Day 122 – July 7 – 18 miles – Silverhill Campground to Limestone Shelter
As we started our hike it began to rain. Judging by how the sky looked, it wasn’t going to let up anytime soon.
At one point we came to a spot that was advertised as Connecticut’s version of the Lemon Squeezer.
Not long after the “lemon squeezer” we stopped in at the Pine Swamp Brook Shelter. Family Size, Peanut Pan, and Salty Camel were already there. They were eating lunch and we decided to join them. A few minutes later Cash, Songbird, Mantis, and Tea leaves showed up. We had to squeezed into the shelter to make room.
After a while it became obvious that the rain wasn’t going to stop, so we might as well get back on the trail.
Eight miles later, the trail brought us through a town park. The sun had just came out, so we decided to take a break. There were some picnic tables nearby and we spread out our gear to dry it out.
As we were sitting there, Crazy Larry , whom we hiked with a few times, showed up. As we were talking to him, Cash and songbird stopped by. It was around that time that a lady walked up to us and let us know that there was a liquor store down the street that allowed hikers to have pizza delivered.
It looked like we were going to have a detour.
Falls Village was a very small town. From what we could tell the downtown consisted of a high-end Bed and Breakfast, a fire department, and the liquor store.
The owner of the liquor store was a nice older woman with her small dog. We asked us if we could order Pizza and she gave us a menu.
Crazy Larry called the order in. After he hung up we asked how much we owed him. He said that he was so under budget on the trip that he would like to pay for the pizza. Crazy Larry was crazy nice!
We bought some beer and asked if we could drink it outside the store while we waited for the pizza to arrive. She said she that was just fine.
While we were waiting, Mantis and Tea Leaves showed up and ordered pizza of their own.
So, the seven of us sat outside the liquor store drinking beer, in a sleepy New England town. On what turned out to be a beautiful summers day.
While we waited for the pizza, we got to observe the townsfolk a little. Most of the people that stopped by the liquor store just stopped their car in the middle of the street. They greeted the owner by name, and conversed about the local goings on. Then they would go back to their car, throw us a wave, and head out.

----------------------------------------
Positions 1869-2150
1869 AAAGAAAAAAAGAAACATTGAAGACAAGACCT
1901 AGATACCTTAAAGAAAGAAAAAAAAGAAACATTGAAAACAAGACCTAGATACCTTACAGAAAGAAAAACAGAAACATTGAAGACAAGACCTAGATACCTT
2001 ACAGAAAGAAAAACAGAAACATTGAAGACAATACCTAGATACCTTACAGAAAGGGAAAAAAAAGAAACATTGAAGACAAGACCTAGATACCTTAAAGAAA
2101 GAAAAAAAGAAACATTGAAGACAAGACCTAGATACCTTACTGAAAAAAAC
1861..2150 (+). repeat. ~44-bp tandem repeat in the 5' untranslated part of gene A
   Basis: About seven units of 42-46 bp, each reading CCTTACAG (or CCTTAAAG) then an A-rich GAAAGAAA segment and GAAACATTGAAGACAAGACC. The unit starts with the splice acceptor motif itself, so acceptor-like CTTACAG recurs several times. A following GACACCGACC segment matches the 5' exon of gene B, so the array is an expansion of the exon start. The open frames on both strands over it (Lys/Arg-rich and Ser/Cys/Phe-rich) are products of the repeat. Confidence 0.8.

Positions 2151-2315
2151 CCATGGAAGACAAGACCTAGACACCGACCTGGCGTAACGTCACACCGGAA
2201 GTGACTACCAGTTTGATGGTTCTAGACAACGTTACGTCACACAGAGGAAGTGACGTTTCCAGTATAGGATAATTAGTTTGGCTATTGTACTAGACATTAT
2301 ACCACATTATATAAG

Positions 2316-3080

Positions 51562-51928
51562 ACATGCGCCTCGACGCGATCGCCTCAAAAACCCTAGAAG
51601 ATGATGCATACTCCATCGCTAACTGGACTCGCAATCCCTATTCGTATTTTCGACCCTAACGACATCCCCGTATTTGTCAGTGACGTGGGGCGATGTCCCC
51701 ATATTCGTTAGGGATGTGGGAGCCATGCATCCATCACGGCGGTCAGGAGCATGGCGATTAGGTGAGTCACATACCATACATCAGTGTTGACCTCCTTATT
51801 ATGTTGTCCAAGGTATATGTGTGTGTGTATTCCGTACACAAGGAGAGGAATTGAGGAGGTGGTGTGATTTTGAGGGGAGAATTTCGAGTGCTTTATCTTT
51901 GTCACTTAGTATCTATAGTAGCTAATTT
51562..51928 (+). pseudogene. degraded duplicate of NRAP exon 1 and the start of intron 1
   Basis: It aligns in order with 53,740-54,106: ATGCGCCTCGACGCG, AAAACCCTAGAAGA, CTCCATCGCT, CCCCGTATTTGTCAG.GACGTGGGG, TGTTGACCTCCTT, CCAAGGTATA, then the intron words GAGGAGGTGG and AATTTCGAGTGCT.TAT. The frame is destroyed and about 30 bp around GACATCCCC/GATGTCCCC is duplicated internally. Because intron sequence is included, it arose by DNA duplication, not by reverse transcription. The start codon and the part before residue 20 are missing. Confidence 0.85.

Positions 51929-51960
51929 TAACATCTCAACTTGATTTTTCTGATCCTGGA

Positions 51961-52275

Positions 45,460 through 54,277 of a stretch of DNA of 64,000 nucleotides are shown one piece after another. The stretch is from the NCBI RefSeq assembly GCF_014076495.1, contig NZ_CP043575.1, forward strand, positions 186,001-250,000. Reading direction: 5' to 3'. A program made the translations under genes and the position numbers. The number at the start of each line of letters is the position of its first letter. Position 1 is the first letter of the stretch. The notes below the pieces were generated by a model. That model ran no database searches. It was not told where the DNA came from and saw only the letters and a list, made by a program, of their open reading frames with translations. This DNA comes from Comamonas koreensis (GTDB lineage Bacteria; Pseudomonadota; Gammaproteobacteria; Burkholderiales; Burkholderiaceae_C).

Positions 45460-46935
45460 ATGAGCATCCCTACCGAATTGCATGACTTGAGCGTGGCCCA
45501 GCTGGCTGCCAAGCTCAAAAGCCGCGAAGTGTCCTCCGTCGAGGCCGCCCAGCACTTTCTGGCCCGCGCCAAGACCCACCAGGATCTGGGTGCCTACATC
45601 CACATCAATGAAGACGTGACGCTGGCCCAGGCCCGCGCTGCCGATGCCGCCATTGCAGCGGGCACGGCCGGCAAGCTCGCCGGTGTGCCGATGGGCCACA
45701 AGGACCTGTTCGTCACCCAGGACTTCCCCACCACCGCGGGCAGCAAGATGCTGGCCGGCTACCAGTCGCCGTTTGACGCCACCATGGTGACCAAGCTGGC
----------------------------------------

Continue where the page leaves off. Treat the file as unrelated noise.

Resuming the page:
At one point , the liquor store owner came out of the store, told us she was taking her dog for a walk, and walked away. I’m not sure if she even locked up the place.
The pizza came and a good time was had by all.
After we left the liquor store the trail went past a nice waterfall area and then went up an easy 900 foot climb.
At the top of the climb was where the turn off for the Limestone Shelter was. The Shelter was 0.5 miles off trail, and apparently a descent down a cliff was involved at the end. As we were making our way to the shelter, we found several nice camping areas near a creek. We decided it wasn’t worth hiking down to the shelter when we found perfect spots right where we were.
As Stoat and I were deciding where to setup our hammocks, Crazy Larry quickly setup his tent. We were thinking about setting up near him when he noticed a very large tree leaning towards the campsite. After a minute or two, he decided that he was going to move his tent to a different spot. Stoat and I looked to set up elsewhere as well. I think we were both recalling a scary moment that we had on trail.
Stoat and I were walking along on an easy flat section of the trail, when all of a sudden, we heard a large cracking sound. We looked over to our right, just in time to see a tree break about 10 feet up from the ground, and fall over.
The tree was about 100 – 150 feet away from us, and we were in no danger at all. The strange thing was that there wasn’t any wind at all. It was a completely calm day. The tree just gave up.
The scary part wasn’t that a tree fell. The scary part was the realization that at any time, a tree could, with out warning, fall on us. That may sound a little melodramatic, but when our entire life revolved around walking, eating, and sleeping amongst the trees, it was a sobering reminder to really pay attention to our environment.
After setting up our hammocks, Stoat went to check out the shelter. He was only gone a few minutes before he was back at camp.. He said that the route down to the shelter involved a sketchy decent down a cliff. He took one look at it, said, “Nope”, and turned around. He said it was a little slippery and would be impossible to climb back up if it was raining.
It made me feel better about camping where we did. The Cash and Songbird crew went down there and I felt like we might have made the wrong choice.
As I was falling asleep I heard owls nearby. Not long after that, the sounds of a pack of coyotes howling to each other could be heard in the distance. I always like the sound of coyotes. It always makes me feel like I’m in a wild place.
Soon I could hear the sound of larger rocks being moved around in the creek nearby. At first I thought it might be a raccoon, but the rocks sounded too big for a raccoon to move. Maybe it was a bear. I have no way to prove it. Things always sound bigger in the darkness of night, so who knows what it really was.
What surprised me was that, even if it was a bear, I was totally fine with it. Anything of mine that would attract a bear, was hanging from a tree in my bear bag. I was totally comfortable with the thought of a bear within 50ft away from where I was hanging in my hammock.
I clapped a few times, just so the mystery animal would know we were there, and fell asleep.